Creating a workflow with GitHub Actions

You can use GitHub's visual editor or GitHub Marketplace to create your workflow and manage its actions, or you can manually create a workflow file using a text editor.

Note: GitHub Actions is currently in public beta and subject to change.

In this guide:

People with write or admin access can create, view, edit, and cancel workflows for a repository.

For more information about workflow files, see "About GitHub Actions".

For a complete list of configuration options, see "Workflow configuration options" in the GitHub Developer documentation.

Creating a workflow using the visual editor

  1. On GitHub, navigate to the main page of the repository.

  2. Under your repository name, click Actions.

    Actions tab in the main repository navigation

  3. Click Create a new workflow.

    Create a new workflow button

  4. In the lower-right corner of the new workflow, click Edit.

    Edit link on the new workflow

  5. On the right side of the screen, under "Configure workflow", type a name for your workflow.

    Field for workflow name

  6. Under "Run", use the drop-down menu, and click the event you'd like to trigger your workflow.

    Run drop-down menu with event options

  7. Click Done.

    Done button to finish configuring workflow

  8. To add an action to your workflow, click the blue dot on the bottom of your workflow and drag it straight down to connect with the box below.

    Visual editor option to add an action to the workflow

  9. Under "Choose action", type the name of an action, then under the name of the action you'd like to add, click Use.

    Choose action pane with list of actions

  10. Configure your action, then click Done. For a complete list of configuration options, see "Action blocks" in the GitHub Developer documentation.

    Options for configuring an action and Done button to finish configuring action

  11. Optionally, to add more actions to your workflow, repeat steps 9-11, connecting actions within the workflow as desired.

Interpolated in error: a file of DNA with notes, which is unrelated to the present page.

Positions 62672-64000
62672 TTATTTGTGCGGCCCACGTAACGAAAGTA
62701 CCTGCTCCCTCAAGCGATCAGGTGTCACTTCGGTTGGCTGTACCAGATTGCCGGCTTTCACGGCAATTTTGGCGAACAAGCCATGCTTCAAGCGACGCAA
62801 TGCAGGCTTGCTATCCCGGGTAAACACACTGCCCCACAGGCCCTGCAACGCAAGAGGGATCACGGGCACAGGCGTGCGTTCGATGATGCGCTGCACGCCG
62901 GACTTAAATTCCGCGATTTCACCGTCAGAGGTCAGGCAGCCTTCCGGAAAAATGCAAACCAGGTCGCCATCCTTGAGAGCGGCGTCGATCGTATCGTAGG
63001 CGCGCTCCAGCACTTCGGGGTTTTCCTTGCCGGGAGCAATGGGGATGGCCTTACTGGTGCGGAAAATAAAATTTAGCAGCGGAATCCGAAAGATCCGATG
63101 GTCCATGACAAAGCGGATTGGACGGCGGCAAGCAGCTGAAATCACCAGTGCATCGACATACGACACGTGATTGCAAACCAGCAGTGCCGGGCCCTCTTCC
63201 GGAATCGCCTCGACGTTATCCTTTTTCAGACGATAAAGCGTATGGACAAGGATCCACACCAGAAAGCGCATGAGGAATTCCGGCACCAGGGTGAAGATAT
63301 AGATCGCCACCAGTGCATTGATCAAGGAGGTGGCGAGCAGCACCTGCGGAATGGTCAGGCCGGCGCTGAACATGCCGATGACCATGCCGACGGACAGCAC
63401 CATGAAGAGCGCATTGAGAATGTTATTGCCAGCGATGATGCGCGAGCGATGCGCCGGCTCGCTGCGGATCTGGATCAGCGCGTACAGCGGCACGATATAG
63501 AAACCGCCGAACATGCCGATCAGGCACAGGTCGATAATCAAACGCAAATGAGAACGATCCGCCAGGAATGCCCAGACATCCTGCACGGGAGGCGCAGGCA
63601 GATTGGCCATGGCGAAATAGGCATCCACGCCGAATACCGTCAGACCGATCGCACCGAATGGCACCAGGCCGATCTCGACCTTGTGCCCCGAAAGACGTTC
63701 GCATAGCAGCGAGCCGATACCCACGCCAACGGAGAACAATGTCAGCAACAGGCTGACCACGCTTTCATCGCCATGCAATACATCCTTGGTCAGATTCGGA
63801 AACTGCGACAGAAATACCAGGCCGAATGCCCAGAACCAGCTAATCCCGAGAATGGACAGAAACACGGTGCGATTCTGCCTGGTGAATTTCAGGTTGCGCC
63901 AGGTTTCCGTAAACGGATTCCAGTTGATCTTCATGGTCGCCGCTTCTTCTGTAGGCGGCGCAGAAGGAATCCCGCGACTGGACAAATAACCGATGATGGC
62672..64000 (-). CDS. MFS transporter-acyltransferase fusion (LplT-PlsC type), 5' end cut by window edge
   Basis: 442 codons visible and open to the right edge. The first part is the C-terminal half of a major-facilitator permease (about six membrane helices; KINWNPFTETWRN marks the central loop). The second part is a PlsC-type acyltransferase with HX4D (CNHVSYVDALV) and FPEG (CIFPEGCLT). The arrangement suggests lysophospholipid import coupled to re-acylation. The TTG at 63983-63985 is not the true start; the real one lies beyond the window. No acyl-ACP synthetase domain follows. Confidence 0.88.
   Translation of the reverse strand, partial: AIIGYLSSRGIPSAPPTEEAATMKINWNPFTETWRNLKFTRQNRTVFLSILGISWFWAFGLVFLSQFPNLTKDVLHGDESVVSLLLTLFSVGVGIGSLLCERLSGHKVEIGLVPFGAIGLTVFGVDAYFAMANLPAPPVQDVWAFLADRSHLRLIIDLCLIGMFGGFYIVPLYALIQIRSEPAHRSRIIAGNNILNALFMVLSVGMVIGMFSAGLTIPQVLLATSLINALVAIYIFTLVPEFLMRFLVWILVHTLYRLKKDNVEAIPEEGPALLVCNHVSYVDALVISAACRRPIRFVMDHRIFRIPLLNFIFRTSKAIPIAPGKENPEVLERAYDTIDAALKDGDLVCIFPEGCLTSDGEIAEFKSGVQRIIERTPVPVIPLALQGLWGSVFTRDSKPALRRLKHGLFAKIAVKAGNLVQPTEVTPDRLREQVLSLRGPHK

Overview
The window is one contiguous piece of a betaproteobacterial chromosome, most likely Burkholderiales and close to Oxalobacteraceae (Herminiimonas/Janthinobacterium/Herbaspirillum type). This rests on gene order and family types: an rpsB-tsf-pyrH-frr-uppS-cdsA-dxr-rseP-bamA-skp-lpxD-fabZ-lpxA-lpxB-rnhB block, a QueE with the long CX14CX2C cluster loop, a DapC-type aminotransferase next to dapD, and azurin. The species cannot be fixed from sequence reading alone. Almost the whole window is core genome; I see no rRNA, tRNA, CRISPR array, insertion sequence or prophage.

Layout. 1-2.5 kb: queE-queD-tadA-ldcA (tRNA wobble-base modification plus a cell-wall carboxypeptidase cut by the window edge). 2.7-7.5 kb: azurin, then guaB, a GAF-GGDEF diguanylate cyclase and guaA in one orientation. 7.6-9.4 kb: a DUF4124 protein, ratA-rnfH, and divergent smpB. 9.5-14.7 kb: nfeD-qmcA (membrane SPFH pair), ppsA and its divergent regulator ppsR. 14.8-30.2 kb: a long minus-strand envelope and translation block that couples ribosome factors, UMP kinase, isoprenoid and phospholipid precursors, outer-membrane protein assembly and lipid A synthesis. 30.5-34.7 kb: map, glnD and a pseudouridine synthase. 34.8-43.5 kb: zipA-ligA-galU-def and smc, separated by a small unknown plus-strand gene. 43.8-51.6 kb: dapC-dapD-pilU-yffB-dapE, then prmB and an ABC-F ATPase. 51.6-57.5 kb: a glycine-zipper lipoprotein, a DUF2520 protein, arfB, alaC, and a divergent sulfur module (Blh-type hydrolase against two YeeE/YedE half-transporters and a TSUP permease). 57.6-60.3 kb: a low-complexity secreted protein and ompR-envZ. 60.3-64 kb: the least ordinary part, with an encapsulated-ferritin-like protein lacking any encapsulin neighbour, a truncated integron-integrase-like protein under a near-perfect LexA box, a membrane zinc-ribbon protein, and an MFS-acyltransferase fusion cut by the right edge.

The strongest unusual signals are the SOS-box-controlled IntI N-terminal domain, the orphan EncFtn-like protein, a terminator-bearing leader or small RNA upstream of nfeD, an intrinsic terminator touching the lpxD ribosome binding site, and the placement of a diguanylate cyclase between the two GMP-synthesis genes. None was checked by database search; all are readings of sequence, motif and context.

12. When you've finished editing your workflow, in the upper-right corner, click Start commit.

    Start commit button

  13. Type your commit message, choose a commit email address, and choose a commit branch, then click Propose new file. Committing a workflow enables it for your branch.

    Commit pane and Propose new file button

  14. Type a name and description for your pull request, then click Create pull request.

    Fields and button for creating a pull request

  15. You can see your workflow run on the Checks tab of your pull request.

    Running workflow on the pull request's Checks tab

  16. To enable your workflow for the entire repository, merge your pull request.

To view your enabled workflow and its status, see "Viewing your repository's workflows."

Creating a workflow using the file editor

  1. On GitHub, navigate to the main page of the repository.

  2. Under your repository name, click Actions.

    Actions tab in the main repository navigation

  3. Click Create a new workflow.

    Create a new workflow button

  4. To open the file editor, click Edit new file.

    Edit new file tab

  5. Using the file editor, add at least one action to the main.workflow file. For a complete list of configuration options, see "Action blocks" in the GitHub Developer documentation.

    Editor with a new main.workflow file

  6. When you've finished editing your workflow, in the upper-right corner, click Start commit.

    Start commit button

  7. Type your commit message, choose a commit email address, and choose a commit branch, then click Propose new file. Committing a workflow enables it for your branch.

    Commit pane and Propose new file button

  8. Type a name and description for your pull request, then click Create pull request.

    Fields and button for creating a pull request

  9. You can see your workflow run on the Checks tab of your pull request.

    Running workflow on the pull request's Checks tab

  10. To enable your workflow for the entire repository, merge your pull request.